Jos Buttler determined to shine
Jos Buttler admits replacing friend and county colleague Craig Kieswetter in the England side has been awkward but he intends to make the most of the opportunity.
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Buttler was called up in place of Kieswetter for the fourth one-day international in Mohali after a string of unconvincing performances from the first-choice wicketkeeper.
Buttler also nudged Kieswetter out of the Twenty20 team before Christmas and the selectors have sent a strong message that both he and Jonny Bairstow will now have a chance to stake their claim for the 50-over spot.
It is hardly a new experience for the 22-year-old, who has been vying for the gloves with Kieswetter at Somerset for the last couple of years, but he concedes it is an unusual situation.
"It is a bit tricky, because Craig and I are good friends and have been for a number of years. I actually made my Somerset debut because Craig was away with England." he said.
"I don't think this will change that; this is the world of professional sport and there's only 11 spaces in the England side that a lot of people want.
"My opportunity has come from the demise of a friend and that's not ideal, when your mate misses out, but it's a huge opportunity for me and one that I want to take."
Buttler is renowned as one of the county game's most exciting batsmen, full of flicks and tricks, and he has already showcased that in a couple of late cameos, including a brief but entertaining 14 in nine balls against India.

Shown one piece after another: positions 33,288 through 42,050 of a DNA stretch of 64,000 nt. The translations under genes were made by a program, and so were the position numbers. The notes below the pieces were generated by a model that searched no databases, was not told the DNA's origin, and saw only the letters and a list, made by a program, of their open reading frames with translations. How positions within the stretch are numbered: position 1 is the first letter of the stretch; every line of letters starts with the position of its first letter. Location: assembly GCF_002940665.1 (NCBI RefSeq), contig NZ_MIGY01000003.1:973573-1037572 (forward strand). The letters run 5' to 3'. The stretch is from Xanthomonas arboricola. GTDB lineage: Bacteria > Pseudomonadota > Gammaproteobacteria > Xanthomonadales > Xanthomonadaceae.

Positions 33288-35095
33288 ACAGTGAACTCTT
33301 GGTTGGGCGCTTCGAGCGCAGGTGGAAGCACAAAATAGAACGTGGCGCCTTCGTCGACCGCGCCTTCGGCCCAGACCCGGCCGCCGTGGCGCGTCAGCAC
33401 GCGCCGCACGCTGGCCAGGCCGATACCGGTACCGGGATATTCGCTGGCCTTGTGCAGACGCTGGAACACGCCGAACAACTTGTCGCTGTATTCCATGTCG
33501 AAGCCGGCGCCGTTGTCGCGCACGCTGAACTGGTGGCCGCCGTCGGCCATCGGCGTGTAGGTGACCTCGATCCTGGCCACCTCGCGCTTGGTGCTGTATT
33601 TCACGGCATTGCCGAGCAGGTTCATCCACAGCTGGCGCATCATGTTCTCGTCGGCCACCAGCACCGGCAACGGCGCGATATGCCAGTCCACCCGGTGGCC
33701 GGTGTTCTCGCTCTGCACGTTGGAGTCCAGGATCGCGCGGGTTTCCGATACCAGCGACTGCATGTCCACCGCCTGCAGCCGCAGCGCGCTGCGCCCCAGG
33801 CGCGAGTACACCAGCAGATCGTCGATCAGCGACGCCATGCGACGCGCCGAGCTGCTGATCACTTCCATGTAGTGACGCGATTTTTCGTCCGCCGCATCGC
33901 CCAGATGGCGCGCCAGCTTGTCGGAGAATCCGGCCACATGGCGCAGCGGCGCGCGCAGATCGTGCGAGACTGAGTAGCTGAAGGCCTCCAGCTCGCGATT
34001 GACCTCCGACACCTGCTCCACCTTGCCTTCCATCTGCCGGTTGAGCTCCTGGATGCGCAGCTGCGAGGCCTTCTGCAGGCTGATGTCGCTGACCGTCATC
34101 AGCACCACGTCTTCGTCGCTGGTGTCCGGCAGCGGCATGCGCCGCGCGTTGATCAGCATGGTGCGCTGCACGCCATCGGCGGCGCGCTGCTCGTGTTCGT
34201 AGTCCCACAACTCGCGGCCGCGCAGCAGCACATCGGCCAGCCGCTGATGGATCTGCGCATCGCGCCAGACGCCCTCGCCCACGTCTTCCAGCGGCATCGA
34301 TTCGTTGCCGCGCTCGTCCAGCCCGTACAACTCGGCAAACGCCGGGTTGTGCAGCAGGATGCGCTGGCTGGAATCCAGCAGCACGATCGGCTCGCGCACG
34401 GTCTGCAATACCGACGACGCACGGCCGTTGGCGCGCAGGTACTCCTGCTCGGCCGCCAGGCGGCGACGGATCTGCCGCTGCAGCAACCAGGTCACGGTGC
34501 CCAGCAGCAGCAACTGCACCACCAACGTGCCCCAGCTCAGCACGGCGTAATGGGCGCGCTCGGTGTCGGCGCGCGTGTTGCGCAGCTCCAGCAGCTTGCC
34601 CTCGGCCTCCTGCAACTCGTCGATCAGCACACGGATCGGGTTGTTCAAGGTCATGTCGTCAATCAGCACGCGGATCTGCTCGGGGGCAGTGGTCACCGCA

His wicketkeeping is still considered a little raw but he has been working diligently to sharpen up and is not fazed by the challenge of establishing himself on the international stage.
"My keeping is still a work in progress, but I think that will improve as time goes on, especially with the amount of work I'm putting into it," he said.
"I came into the squad in place of (the rested) Jonathan Trott so I thought batting was the way I would come into the side.
"I didn't really see wicketkeeping coming, but I've been working hard on it before Christmas and also on this trip with Bruce French.
"It's something I think I'm developing and something I think can become a strength of mine.
"The other strength of my game is trying to be destructive at the end of the innings. It's something I have done for Somerset in the last couple of years and hopefully it's something I can bring into the international game."
Buttler will get another chance to press his case in the fifth and final ODI against India on Sunday.
That fixture is now certain to go ahead after reports of heavy snow in the area were proved incorrect when the teams arrived yesterday evening.
Both squads flew in to find the stunning stadium - set against a picturesque backdrop of the Himalayan foothills - in fine condition.
Indeed, despite a distinct chill in the air, the match looks likely to be played in some of the most pleasant weather yet.
The pitch curator also confirmed that it had not snowed at the ground for over a year.
Buttler, for one, was left highly impressed by the scene and expects no disruption to the match.
"It looks fine here, there's a bit of snow on the mountain tops but it's quite warm today. I think we should be fine," he said.
"It's very different here, it has a ski chalet vibe to it. It's a beautiful ground in a stunning setting and everyone is very excited to play.
"We are all looking forward to the game."
With the series already in the bank for India, the game is something of a dead rubber.
But Buttler, who made just his second ODI appearance in Mohali, insists the tourists are not short of motivation.
"It is another huge opportunity for everyone. Any time you play for England is a huge honour," he said.
"There is plenty to play for, individual pride and team pride.
"It's always a huge game against India in their own back yard. We want to win the game."